James Griffiths with his stockFarmer James Griffiths © Michael Lloyd/SWNS

A farmer in the Gloucestershire cull zone says his dairy herd has gone clear of bovine TB for the first time in 11 years.

James Griffiths, who farms on the Herefordshire and Gloucestershire border, said he believed the pilot badger culls had played a big part in his 1,700-strong herd going clear for the first time in 11 years.

“We are still blinking in the daylight of freedom. We thought there was no chance we’d ever go TB-free,” Mr Griffiths told Farmers Weekly.

See also: We will widen badger cull – Tories

NFU president Meurig Raymond said the incidence of TB on farms in cull zones had fallen dramatically since the pilot culls began in the Gloucestershire and Somerset two years ago.

A separate study of veterinary practices, led by Gloucestershire vet Roger Blowey, has suggested a fivefold decrease in the number of TB reactors in the cull zone since early 2013.

But anti-cull campaigners hit back at claims of falling TB rates in the cull zones, saying the data is unofficial and it was far too early to assess the impact of culling on disease rates.

Mr Griffiths said his herd tested negative in November after the second year of the pilots in the county and a second TB test confirmed he was all clear last Friday (20 February).

“We have got a 700-cow holding, which is linked to another holding with 1,000 animals and both holdings have to go clear together,” he explained.

“The farm went down 11 years ago with TB. We have been testing and culling every two months since. On average we were losing three to seven cows a go and the theory was that we might have a reservoir of infection in our herd.

“A year ago, Defra insisted we had a blood test on the cows. It was very expensive, but every cow passed.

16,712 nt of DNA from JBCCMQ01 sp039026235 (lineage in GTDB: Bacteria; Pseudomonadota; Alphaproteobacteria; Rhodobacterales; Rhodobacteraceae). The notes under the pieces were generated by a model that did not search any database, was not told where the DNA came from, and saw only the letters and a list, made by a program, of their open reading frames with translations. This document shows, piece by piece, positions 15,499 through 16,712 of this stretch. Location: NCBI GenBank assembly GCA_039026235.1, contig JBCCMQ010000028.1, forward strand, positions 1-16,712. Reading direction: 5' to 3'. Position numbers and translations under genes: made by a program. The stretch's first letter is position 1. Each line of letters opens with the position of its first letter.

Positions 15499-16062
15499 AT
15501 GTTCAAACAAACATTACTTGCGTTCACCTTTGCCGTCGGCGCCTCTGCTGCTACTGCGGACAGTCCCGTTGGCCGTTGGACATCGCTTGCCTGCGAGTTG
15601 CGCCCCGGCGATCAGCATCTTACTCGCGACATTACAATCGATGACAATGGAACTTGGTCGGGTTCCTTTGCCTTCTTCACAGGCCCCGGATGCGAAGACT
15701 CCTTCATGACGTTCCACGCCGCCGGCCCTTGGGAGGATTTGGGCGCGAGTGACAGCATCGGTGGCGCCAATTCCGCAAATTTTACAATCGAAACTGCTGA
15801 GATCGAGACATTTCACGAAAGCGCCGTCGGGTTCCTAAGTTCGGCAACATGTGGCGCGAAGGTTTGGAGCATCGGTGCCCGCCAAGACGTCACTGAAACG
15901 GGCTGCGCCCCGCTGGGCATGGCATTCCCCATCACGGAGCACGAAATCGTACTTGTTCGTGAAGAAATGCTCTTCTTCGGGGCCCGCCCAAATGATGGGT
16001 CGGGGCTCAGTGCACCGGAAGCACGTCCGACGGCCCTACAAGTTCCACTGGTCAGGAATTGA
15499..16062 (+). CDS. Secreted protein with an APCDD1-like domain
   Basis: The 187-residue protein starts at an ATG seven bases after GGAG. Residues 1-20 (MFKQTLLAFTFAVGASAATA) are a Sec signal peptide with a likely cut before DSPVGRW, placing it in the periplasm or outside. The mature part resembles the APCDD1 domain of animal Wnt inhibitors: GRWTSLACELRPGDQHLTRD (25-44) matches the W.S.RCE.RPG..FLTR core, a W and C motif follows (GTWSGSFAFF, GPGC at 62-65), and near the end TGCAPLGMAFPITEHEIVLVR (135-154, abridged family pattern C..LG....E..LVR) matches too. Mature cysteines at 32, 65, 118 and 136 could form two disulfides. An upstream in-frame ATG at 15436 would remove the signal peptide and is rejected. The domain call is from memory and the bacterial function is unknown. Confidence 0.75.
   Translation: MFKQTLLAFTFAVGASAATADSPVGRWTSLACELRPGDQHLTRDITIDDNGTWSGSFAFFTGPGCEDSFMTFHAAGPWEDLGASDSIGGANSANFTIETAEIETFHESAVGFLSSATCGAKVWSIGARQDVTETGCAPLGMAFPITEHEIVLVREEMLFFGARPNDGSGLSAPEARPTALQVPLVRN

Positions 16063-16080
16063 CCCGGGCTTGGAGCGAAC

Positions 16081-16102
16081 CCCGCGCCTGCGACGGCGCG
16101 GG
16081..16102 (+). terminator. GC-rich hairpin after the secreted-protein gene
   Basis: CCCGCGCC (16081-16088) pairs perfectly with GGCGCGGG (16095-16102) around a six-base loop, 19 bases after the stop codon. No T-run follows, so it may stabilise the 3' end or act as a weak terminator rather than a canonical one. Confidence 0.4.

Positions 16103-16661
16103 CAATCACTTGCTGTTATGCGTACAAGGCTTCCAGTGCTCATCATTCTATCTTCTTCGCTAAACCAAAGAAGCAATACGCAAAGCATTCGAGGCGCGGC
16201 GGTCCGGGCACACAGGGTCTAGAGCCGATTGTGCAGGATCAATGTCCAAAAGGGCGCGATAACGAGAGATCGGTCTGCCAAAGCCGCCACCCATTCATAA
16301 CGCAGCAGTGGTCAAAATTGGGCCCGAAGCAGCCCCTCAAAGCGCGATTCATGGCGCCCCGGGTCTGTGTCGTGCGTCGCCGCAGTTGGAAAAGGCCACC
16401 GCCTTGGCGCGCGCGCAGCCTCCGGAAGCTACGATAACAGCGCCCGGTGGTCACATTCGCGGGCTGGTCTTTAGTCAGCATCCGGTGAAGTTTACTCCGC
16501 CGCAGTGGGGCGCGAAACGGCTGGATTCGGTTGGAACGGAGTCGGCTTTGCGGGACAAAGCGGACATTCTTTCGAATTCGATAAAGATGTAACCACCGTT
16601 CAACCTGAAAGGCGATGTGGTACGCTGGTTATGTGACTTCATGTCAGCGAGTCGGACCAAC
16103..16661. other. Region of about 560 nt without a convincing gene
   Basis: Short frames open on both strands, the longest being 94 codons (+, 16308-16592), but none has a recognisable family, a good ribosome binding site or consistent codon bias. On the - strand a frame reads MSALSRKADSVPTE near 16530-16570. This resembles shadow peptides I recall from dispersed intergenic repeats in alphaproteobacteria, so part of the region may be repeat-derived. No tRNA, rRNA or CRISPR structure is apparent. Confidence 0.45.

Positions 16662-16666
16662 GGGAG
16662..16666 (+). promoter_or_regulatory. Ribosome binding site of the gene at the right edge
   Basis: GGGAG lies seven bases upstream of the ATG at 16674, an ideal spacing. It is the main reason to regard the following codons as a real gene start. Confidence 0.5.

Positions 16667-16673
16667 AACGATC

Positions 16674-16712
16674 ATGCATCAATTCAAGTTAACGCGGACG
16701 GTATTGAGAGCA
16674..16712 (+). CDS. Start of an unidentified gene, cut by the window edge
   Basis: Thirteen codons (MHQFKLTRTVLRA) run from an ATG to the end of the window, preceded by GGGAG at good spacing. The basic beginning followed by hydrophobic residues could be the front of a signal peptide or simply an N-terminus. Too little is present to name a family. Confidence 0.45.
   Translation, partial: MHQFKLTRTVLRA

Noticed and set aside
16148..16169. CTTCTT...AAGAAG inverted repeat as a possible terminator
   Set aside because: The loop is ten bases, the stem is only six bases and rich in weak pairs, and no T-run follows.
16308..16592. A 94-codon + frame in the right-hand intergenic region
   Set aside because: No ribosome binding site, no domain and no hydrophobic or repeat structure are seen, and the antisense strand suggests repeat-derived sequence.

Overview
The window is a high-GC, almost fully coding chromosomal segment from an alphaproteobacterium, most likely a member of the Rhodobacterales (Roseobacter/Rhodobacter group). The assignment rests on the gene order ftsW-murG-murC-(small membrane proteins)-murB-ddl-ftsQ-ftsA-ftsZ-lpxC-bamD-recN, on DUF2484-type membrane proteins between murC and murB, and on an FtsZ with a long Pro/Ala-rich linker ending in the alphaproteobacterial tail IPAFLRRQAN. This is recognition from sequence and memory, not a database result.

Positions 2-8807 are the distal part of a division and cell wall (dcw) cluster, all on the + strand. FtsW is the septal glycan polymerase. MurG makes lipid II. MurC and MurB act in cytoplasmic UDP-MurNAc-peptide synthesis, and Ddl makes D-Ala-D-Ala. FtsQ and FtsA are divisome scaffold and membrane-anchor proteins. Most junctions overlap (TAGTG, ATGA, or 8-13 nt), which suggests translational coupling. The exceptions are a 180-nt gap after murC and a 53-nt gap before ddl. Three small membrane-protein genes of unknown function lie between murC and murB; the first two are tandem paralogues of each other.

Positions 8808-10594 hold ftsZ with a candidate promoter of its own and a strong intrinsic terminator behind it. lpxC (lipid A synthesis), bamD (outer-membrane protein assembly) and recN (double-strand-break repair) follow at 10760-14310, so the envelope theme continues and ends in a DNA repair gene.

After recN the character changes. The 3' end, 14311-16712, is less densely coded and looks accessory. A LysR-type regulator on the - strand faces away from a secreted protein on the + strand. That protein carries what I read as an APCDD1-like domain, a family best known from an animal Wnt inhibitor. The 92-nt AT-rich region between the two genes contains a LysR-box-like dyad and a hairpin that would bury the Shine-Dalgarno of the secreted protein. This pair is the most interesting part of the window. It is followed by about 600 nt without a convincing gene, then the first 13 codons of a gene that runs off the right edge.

“All that suggested the testing regime was pretty effective, but the problem was the reservoir of infection in the badger population around us. Two years ago, we started lowering that level of infection and hey presto, we have gone clear.”

Mr Griffiths said his situation was “not an isolated case” and neighbouring farmers’ herds were also going clear of TB. “It’s not just me. There are herds going clear all around me.”

He added: “TB levels have dropped off a cliff. That’s good for everyone. Me, my team, the taxpayer, the cows and the badgers.

“All six culling trials in the UK have had a positive effect on TB. If you lower the reservoir of disease around you, you are going to get an immediate effect. It’s no surprise.”

However anti-cull campaigners the Humane Society International (HIS) UK dismissed the culls as “ineffective farce”.

Claire Bass, HIS UK executive director, said: “This cull fails our wildlife by subjecting badgers to inhumane shooting; it fails farmers by promising a solution to TB that simply doesn’t work; and it fails the public by wasting millions of pounds of taxpayers’ money.

“The rational, scientific and apolitical solution to bovine TB is happening right now in Wales: a combination of badger vaccination, improved farm biosecurity and stricter cattle movement measures.”